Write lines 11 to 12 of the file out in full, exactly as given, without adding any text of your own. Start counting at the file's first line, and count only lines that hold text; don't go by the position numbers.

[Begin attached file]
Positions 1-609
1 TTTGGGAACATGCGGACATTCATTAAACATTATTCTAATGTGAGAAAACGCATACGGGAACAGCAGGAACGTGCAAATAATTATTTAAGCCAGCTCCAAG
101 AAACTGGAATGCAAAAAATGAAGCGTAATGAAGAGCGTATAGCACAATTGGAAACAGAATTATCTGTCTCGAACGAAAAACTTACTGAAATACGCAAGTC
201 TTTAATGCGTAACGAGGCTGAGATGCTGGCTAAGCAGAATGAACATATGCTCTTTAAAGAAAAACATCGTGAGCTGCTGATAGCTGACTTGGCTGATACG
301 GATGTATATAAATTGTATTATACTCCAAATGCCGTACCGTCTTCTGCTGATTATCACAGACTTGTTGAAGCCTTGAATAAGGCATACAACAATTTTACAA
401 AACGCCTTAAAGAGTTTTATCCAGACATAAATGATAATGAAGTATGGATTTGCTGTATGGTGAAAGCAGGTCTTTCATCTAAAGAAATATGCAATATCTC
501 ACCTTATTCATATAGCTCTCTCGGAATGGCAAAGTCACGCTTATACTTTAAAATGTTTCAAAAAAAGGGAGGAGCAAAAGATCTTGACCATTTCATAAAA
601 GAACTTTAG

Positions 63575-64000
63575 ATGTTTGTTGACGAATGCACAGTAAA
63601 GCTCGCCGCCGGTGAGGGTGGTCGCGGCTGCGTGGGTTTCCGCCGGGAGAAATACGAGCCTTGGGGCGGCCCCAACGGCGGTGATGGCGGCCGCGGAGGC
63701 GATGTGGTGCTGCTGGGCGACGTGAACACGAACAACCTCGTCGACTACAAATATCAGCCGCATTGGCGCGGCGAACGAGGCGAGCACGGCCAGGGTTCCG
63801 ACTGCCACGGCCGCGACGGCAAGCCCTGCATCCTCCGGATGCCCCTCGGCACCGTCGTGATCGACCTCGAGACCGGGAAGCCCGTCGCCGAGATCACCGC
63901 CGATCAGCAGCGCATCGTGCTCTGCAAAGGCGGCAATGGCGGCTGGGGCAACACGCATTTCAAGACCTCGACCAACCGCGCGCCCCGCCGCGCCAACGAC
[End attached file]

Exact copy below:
63601 GCTCGCCGCCGGTGAGGGTGGTCGCGGCTGCGTGGGTTTCCGCCGGGAGAAATACGAGCCTTGGGGCGGCCCCAACGGCGGTGATGGCGGCCGCGGAGGC
63701 GATGTGGTGCTGCTGGGCGACGTGAACACGAACAACCTCGTCGACTACAAATATCAGCCGCATTGGCGCGGCGAACGAGGCGAGCACGGCCAGGGTTCCG